The Theories Of Crime And Crime Essay

1926 Words Nov 14th, 2014 null Page
In this essay, classicist explanations of crime and criminality will be compared and contrasted against positivist explanations of crime and criminality. The social world is always changing, influencing how society views crime (White and Haines, 2008). This causes the explanations provided by different criminological theories to vary. Classicism developed in the 18th century and positivism followed in the 19th century (Tierney, 2006), offering different concepts of criminality, however there are some comparisons. This essay will progress by detailing how the two theories developed, their varying explanations of crime and their implications, showing similarities and differences.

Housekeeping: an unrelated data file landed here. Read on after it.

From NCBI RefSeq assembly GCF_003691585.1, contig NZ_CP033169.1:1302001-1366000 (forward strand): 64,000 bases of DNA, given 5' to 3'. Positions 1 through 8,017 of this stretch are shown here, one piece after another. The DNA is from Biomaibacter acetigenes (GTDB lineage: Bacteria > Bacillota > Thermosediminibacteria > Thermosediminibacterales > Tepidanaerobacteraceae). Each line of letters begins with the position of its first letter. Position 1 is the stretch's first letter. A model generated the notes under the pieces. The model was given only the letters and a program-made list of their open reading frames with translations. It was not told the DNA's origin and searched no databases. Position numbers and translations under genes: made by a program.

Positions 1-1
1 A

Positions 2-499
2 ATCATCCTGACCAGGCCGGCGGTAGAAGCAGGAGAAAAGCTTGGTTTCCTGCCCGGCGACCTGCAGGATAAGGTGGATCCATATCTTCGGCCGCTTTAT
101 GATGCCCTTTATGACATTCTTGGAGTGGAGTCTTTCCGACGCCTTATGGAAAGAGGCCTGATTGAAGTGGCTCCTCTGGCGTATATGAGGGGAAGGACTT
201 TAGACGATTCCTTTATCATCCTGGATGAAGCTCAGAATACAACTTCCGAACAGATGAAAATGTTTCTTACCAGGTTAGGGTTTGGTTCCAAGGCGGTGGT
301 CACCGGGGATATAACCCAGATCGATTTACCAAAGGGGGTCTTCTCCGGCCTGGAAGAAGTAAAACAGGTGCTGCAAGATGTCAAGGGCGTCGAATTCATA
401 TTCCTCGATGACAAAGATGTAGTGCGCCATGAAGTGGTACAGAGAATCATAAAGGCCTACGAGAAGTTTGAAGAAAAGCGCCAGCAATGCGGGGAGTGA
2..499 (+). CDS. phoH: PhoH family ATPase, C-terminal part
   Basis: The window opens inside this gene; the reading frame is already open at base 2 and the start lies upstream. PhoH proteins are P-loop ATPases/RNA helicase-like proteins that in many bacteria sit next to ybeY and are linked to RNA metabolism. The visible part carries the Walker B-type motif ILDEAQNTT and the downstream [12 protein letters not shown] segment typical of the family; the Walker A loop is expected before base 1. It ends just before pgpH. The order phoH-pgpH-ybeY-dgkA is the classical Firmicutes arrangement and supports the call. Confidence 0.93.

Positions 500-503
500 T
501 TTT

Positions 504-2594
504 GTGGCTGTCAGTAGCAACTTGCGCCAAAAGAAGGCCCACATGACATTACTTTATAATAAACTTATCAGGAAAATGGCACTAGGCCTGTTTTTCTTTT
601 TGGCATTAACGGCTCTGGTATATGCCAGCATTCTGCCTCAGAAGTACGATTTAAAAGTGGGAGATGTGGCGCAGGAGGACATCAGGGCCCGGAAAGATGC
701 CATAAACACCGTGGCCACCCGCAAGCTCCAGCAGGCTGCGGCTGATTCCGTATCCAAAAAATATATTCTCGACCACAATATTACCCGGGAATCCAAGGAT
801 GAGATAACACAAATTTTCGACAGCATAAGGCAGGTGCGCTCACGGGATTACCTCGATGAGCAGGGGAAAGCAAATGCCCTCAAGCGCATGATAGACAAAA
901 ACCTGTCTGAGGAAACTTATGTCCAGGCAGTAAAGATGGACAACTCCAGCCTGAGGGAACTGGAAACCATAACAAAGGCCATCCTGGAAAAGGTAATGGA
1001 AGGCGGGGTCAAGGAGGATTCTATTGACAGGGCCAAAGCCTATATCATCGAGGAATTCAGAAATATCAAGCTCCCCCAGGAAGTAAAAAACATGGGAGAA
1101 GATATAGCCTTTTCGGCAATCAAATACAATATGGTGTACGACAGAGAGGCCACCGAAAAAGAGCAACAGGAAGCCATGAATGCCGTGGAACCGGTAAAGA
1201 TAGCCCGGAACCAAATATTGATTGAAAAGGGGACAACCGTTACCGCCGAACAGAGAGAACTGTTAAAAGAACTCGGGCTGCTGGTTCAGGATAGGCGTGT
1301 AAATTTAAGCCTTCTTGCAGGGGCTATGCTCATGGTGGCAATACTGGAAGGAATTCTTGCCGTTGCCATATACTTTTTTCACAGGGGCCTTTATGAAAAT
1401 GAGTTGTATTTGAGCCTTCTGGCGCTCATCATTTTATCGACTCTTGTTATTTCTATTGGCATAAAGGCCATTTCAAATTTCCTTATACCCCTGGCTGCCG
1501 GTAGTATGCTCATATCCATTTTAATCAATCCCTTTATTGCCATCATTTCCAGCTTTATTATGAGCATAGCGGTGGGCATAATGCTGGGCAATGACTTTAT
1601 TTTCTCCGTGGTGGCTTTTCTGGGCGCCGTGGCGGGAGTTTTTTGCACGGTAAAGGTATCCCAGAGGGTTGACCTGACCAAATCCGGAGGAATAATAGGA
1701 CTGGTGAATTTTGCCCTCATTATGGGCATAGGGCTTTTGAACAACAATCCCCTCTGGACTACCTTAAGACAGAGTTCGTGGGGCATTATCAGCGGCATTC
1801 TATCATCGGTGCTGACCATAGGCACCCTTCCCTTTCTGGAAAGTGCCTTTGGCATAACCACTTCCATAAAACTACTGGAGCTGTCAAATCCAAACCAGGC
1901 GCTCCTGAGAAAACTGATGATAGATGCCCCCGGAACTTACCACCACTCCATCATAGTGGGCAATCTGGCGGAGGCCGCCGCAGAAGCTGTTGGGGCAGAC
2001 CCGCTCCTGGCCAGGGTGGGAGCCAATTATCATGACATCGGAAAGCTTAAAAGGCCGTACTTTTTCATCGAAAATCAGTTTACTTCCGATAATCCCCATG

In the Middle Ages, society consisted of poor social order and was subject to religious control (Hopkins Burke, 2009), impacting explanations of human behaviour. Criminals were believed to be witches, possessed by demons (Siegel, 2010) and endangering their chance of ‘salvation in the afterlife’ (Hopkins Burke, 2009:3) causing crime to be explained as an act against God. Religion also controlled legally (White and Haines, 2008), resulting in inhumane treatment and inconsistent penalties (Beccaria, 1764). Society began to question this due to feeling they deserved salvation in this life, causing the decline of the medieval period and a breakdown within society (Hopkins Burke, 2009). This created the Enlightenment which gave rise to criminology. The Enlightenment challenged the authority of the monarch…

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